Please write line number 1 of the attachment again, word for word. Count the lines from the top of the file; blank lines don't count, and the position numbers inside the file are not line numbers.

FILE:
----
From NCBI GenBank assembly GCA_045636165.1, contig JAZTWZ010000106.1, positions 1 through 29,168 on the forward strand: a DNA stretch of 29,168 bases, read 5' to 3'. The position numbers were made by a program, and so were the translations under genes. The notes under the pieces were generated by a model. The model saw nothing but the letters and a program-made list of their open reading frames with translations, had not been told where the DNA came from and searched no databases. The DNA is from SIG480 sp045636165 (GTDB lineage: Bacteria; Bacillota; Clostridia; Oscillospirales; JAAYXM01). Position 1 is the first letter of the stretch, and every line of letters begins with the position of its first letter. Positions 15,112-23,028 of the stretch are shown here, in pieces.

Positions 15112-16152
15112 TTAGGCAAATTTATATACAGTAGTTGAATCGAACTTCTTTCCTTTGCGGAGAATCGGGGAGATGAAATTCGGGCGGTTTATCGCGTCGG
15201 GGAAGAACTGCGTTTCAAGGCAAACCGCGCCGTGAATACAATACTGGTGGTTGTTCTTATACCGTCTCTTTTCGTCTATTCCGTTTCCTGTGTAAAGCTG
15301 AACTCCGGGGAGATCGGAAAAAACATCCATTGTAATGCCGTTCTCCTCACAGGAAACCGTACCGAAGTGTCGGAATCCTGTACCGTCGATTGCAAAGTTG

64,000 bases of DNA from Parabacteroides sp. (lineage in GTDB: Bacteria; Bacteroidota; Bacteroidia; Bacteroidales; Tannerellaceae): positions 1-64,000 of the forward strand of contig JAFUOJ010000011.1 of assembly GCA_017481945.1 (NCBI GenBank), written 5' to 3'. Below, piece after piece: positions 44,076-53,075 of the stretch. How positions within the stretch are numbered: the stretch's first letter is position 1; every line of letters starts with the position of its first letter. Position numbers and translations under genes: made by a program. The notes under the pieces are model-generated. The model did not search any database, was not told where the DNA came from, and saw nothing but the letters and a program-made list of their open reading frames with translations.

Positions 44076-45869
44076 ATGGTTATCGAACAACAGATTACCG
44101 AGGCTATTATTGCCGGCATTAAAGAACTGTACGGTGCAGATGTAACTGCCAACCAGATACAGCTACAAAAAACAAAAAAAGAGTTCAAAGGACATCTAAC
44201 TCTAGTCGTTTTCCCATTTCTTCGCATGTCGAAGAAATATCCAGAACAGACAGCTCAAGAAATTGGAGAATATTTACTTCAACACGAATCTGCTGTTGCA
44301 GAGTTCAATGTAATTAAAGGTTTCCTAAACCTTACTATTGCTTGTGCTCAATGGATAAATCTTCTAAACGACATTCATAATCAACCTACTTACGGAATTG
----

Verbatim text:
From NCBI GenBank assembly GCA_045636165.1, contig JAZTWZ010000106.1, positions 1 through 29,168 on the forward strand: a DNA stretch of 29,168 bases, read 5' to 3'. The position numbers were made by a program, and so were the translations under genes. The notes under the pieces were generated by a model. The model saw nothing but the letters and a program-made list of their open reading frames with translations, had not been told where the DNA came from and searched no databases. The DNA is from SIG480 sp045636165 (GTDB lineage: Bacteria; Bacillota; Clostridia; Oscillospirales; JAAYXM01). Position 1 is the first letter of the stretch, and every line of letters begins with the position of its first letter. Positions 15,112-23,028 of the stretch are shown here, in pieces.